This feature first appeared in the Spring 2017 issue of Certification Magazine. Click here to get your own print or digital copy.
In IT, as in life, commitment is often predicated on the absence of more enticing options. It's the sort of opportunistic outlook embraced by Australian singer Natalie Imbruglia, whose hugely successful 1997 debut album Left of the Middle includes a song with the lyric, "I'll always be there, nothing will go wrong, 'til something better comes along."
Most people agree that certification is a reliable means of acquiring knowledge, and that adding the right credential to your resume can boost your earning power. We like to fill in the bigger picture, however, so we asked survey respondents to name the two most important benefits of getting a certification other than its impact on salary and education.
Which gets us back to that common thread of opportunism, with nearly 56 percent of respondents indicating that Linux certification is a potential pathway to a better job somewhere down the road. Along those same lines, roughly 42 percent seek certification to improve their qualifications for the job they have right now, while 29 percent are hoping to attract a promotion.
There's also a strong contingent of those surveyed (48.7 percent) who view Linux certification as a means of gaining greater confidence in their IT abilities. Other popular reasons to certify include the peer-driven impulse of gaining prestige and recognition among colleagues (23 percent), and the curiosity-fueled drive to get advanced access to technical data (25.4 percent).
Past salary surveys have generally shown that IT professionals believe prior work experience is the biggest factor in getting hired for an IT job. That's also true in the Linux realm, though certification and education are both close seconds. "Who you know" apparently doesn't count for much with Linux pros, as the impact of business interactions and personal connections rated a distant fourth.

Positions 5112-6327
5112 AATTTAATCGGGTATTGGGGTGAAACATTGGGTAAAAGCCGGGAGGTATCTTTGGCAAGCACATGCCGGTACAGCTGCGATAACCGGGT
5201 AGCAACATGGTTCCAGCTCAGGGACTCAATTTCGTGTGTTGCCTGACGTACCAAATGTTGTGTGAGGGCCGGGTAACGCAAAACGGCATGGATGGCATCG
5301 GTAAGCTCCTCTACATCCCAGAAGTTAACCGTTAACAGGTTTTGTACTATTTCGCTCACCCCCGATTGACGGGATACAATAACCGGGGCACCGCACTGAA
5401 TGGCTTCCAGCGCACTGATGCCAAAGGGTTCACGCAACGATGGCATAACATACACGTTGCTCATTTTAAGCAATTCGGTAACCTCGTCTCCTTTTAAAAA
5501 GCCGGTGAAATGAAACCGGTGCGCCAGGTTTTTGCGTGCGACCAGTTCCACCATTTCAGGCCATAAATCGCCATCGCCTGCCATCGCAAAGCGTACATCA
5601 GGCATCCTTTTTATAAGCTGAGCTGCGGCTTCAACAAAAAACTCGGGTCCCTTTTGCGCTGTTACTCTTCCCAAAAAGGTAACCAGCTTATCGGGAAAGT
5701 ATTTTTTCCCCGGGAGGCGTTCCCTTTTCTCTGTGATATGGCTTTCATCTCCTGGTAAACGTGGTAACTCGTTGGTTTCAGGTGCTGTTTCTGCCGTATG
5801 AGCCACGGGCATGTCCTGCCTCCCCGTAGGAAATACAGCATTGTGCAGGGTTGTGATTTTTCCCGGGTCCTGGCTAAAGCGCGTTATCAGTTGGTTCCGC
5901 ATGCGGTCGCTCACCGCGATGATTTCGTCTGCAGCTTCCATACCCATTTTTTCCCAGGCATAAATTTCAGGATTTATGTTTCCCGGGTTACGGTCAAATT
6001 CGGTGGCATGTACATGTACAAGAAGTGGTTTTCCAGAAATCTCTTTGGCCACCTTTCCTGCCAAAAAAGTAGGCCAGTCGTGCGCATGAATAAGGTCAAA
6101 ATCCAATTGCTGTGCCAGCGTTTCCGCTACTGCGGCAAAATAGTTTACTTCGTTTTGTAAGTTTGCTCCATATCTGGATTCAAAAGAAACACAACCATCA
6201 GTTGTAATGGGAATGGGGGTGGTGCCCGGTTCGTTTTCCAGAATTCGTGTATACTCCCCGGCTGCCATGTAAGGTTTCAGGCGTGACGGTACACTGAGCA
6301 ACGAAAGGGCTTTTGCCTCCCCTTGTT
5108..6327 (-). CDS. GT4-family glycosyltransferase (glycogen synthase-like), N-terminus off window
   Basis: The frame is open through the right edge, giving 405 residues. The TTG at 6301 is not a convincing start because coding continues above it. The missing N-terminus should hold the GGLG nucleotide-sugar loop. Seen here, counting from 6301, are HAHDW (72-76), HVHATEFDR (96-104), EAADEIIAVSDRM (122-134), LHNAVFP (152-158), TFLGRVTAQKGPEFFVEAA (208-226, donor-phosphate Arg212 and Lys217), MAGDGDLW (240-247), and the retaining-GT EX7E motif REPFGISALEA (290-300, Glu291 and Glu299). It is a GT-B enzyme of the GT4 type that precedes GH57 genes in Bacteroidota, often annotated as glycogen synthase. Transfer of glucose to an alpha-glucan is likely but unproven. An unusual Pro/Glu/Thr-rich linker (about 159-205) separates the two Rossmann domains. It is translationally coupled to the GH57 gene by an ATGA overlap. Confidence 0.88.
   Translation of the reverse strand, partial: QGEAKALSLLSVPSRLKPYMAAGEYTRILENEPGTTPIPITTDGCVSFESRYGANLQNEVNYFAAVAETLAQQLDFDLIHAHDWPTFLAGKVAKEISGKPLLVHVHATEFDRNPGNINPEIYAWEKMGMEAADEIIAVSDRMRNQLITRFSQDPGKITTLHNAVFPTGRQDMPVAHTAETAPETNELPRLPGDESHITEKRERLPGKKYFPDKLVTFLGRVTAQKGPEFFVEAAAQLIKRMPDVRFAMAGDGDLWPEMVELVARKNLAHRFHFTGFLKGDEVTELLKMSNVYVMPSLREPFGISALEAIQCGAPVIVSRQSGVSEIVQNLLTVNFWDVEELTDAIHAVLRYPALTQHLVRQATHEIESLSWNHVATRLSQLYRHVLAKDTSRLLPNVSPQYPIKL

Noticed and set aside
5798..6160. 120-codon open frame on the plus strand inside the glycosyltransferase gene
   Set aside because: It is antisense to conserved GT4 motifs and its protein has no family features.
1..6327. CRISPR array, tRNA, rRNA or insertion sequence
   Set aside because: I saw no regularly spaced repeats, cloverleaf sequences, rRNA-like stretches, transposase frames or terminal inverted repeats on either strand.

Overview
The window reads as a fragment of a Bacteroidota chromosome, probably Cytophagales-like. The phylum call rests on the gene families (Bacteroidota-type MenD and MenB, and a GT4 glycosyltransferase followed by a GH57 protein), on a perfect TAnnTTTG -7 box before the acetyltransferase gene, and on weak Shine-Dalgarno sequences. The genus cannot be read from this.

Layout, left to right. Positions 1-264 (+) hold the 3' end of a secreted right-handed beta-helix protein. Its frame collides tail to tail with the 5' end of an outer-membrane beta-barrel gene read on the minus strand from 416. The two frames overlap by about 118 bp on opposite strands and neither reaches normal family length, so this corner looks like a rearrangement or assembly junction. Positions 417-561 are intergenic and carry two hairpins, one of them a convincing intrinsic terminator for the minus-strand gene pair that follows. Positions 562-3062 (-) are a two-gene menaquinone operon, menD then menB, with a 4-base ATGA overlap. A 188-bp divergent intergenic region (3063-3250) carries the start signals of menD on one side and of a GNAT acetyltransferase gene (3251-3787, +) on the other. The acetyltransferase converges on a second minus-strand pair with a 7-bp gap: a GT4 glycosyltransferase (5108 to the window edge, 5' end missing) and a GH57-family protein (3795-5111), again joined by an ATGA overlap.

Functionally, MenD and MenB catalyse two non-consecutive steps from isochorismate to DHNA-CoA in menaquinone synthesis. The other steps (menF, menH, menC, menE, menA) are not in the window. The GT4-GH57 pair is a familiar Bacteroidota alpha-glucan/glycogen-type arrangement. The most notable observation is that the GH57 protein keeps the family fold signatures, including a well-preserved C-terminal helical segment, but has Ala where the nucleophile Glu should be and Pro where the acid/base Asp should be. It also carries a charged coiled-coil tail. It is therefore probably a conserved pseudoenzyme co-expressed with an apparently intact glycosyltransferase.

To further clarify the impact on hiring of certification, we asked survey respondents to estimate how influential certification was in getting them hired to do their current job. A notable 29 percent think certification was probably not a factor, though that's a minority view. While just 14 percent think certification was very influential, an additional 47 percent deemed it either influential (26.6 percent percent) or somewhat influential (20.3 percent).
Whatever its role in getting you on the company payroll, certification training can have a big impact on job performance. A substantial 39.1 percent of those surveyed said they use skills learned or enhanced through Linux certification several times a day, while 30 percent rely on their certified skills either several times a week (20.5 percent) or several times a month (9.9 percent).
That does leave a larger-than-usual segment of respondents who feel their certification training is useful in the workplace only occasionally (14.3 percent) or rarely (16.1 percent).
That's not all, however, that you can expect to gain from Linux certification. A strong 70 percent of those surveyed either agree (38.8 percent) or strongly agree (31.2 percent) that becoming certified has increased their problem-solving skills, while 63 percent either agree (35.8 percent) or strongly agree (27.2 percent) that certification has increased their workplace productivity.
Finally, whether or not Linux certification played a role in getting you hired at your current job, it is likely to make your resume more attractive the next time that you go out looking. A shade more than 63 percent of those surveyed either agree (36.2 percent) or strongly agree (26.9 percent) that becoming certified has bumped up the demand for their skills.
TABLE TALK : Linux-certified professionals fill out the comment card before leaving the restaurant. So to speak.